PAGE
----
The Science of Kindness
When you are feeling down or suffering from depression it can be so hard to see past that singular feeling. Everything you see has the downward slant of sadness. There are many different ways to treat depression, from antidepressant medication to all natural herbal alternatives to a change of lifestyle. Today we are focusing on that last point. In the past few years more and more studies are being done on how your brain responds to certain actions of kindness, thinking positively, making goals, and exercise. Serotonin is a key component when looking at how to overcome depression. Studies have found that serotonin is released when we think about past achievements or victories, spend time in the sunlight and act altruistically.
We have all probably had that feeling before. When you help out a stranger, when you show your gratitude, when you volunteer to help those less fortunate than yourself and you experience that feeling of happiness. And when you are suffering from depression these feelings of happiness can be fleeting. But studies have shown that an emphasis on helping others, thinking optimistically and meditation on good things can not only allow you to experience that happy feeling that also can help usher a lifting from a state of depression. In fact, not only do the people doing the acts of kindness experience a serotonin rush, but so the the recipients and the witness of the act of kindness.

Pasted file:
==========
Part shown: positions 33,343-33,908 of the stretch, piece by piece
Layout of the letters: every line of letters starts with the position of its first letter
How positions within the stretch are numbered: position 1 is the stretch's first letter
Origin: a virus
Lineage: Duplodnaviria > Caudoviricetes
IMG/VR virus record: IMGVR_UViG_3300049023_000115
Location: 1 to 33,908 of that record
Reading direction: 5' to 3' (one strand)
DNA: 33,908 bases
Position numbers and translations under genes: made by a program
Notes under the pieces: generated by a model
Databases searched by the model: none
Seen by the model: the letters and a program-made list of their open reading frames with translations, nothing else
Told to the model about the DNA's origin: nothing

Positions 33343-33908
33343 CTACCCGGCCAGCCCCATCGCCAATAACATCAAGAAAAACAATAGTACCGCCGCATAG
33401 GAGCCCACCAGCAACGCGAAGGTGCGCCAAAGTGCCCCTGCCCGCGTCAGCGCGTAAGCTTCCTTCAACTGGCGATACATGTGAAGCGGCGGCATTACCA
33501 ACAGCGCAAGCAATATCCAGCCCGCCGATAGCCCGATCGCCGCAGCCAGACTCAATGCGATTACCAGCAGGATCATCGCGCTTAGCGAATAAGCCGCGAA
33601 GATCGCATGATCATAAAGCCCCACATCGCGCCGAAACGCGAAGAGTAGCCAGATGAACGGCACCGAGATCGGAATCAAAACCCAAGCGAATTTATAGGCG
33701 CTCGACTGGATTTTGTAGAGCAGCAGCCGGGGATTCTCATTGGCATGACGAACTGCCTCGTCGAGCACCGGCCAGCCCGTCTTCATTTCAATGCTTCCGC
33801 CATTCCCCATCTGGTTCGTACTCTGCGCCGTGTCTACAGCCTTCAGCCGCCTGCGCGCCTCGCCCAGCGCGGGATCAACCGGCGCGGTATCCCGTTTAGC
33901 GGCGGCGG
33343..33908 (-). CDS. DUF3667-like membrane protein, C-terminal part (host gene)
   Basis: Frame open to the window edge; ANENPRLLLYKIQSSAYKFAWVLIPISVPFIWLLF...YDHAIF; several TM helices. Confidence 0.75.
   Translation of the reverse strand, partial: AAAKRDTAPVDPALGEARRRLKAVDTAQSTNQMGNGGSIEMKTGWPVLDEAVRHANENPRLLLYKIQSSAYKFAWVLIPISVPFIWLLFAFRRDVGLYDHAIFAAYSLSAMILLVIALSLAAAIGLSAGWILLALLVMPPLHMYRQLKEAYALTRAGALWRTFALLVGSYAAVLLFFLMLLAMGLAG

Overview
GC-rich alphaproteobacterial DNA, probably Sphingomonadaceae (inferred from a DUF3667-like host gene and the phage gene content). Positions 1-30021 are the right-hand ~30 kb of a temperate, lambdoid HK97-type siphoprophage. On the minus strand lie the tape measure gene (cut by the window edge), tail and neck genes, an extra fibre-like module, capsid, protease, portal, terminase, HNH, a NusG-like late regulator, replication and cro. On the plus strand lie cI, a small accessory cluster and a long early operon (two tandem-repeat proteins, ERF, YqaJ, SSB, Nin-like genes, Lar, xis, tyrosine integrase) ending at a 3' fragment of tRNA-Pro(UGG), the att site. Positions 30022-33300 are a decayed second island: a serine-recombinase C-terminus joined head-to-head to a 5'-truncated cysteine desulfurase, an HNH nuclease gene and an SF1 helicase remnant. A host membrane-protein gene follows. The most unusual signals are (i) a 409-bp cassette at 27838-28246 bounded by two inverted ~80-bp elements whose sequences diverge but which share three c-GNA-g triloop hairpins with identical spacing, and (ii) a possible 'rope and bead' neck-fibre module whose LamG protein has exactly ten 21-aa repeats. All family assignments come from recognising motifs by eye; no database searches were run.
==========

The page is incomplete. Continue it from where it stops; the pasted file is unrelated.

Dr. Sonja Lyumbosirsky, a psychology professor at the University of California, Riverside says that it is important for each person to find out what will work best for them through trial and error. Spend some significant time thinking through how they can help others and remind themselves of good things in their lives. “You have to do work,” Lyubomirsky said. “It takes effort to continually remind yourself to do acts of kindness for others, although I think it gets easier over time.”